Instead, Columbus administrators rely on developing strong relationships between school safety and security specialists and students. The specialists patrol football and basketball games with cellular phones, walkie-talkies and pagers. "If a person is carrying a weapon, somebody else at the game knows about it," Rotonda says. "What we're trying to do is convince kids that for their safety and the safety of others, they should tell the school security specialists what's going on. If kids know you're in the business of helping them and trying to look after their best interests, the vast, vast majority of them will fill you in, because they don't want to get hurt. That's how you can make athletic events safer for everyone."

Schools in smaller communities that don't typically conjure images of high crime also are taking action to ensure that their safe reputations remain intact. A recent memo circulated to officials at Muscatine (Iowa) High School, for example, outlines a seven-step plan for evacuating the Muskies' field house in the case of a bomb threat or other dangerous situations. In Nebraska, Lincoln High School doesn't allow students to sit in the front row of bleachers at basketball games, which keeps them from inching their collective way onto the floor and into the playing area.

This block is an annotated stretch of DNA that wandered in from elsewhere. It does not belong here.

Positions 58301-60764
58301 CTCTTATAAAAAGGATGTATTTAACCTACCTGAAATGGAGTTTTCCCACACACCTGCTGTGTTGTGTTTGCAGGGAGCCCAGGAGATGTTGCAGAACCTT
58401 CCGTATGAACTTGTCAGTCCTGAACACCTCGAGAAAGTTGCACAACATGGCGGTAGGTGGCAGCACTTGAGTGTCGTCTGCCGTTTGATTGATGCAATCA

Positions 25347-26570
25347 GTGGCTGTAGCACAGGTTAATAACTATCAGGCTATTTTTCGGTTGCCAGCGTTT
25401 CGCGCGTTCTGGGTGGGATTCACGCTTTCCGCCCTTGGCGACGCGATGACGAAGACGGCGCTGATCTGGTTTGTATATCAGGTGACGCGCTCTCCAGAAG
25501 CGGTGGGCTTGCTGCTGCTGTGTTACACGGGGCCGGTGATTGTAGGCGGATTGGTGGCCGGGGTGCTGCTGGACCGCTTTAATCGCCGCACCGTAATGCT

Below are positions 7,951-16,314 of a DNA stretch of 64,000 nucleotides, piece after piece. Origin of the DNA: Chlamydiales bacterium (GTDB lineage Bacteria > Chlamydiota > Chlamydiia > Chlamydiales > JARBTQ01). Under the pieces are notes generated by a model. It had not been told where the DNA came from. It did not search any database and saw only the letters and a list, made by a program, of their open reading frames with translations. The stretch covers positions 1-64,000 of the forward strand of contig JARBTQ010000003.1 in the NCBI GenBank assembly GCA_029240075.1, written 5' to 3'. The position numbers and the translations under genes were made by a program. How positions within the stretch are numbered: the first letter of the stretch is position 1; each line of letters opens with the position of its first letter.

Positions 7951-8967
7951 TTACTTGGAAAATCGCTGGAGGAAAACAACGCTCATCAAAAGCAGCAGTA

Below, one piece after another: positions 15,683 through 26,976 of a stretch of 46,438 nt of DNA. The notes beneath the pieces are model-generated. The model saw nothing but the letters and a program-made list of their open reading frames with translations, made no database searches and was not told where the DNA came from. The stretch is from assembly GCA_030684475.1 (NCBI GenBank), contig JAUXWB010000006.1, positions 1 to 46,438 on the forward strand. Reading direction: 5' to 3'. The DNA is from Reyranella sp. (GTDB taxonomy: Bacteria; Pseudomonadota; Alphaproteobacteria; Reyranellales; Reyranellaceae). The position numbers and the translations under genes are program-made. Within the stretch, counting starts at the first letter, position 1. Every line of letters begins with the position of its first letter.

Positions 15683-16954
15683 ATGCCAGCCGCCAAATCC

Now it's easier for supervisors to monitor students, and it makes things more difficult for students who want to confront referees or opposing players. Still, Parker does not rest easy at basketball games. "I'm actually more on edge with smaller crowds inside," he says. "Everything is magnified."

The threat of violence unfortunately remains real at all high school athletic events-inside or out. But thanks to the cooperative efforts of individual schools, districts and state associations, attempts to make the games safer appear to be succeeding.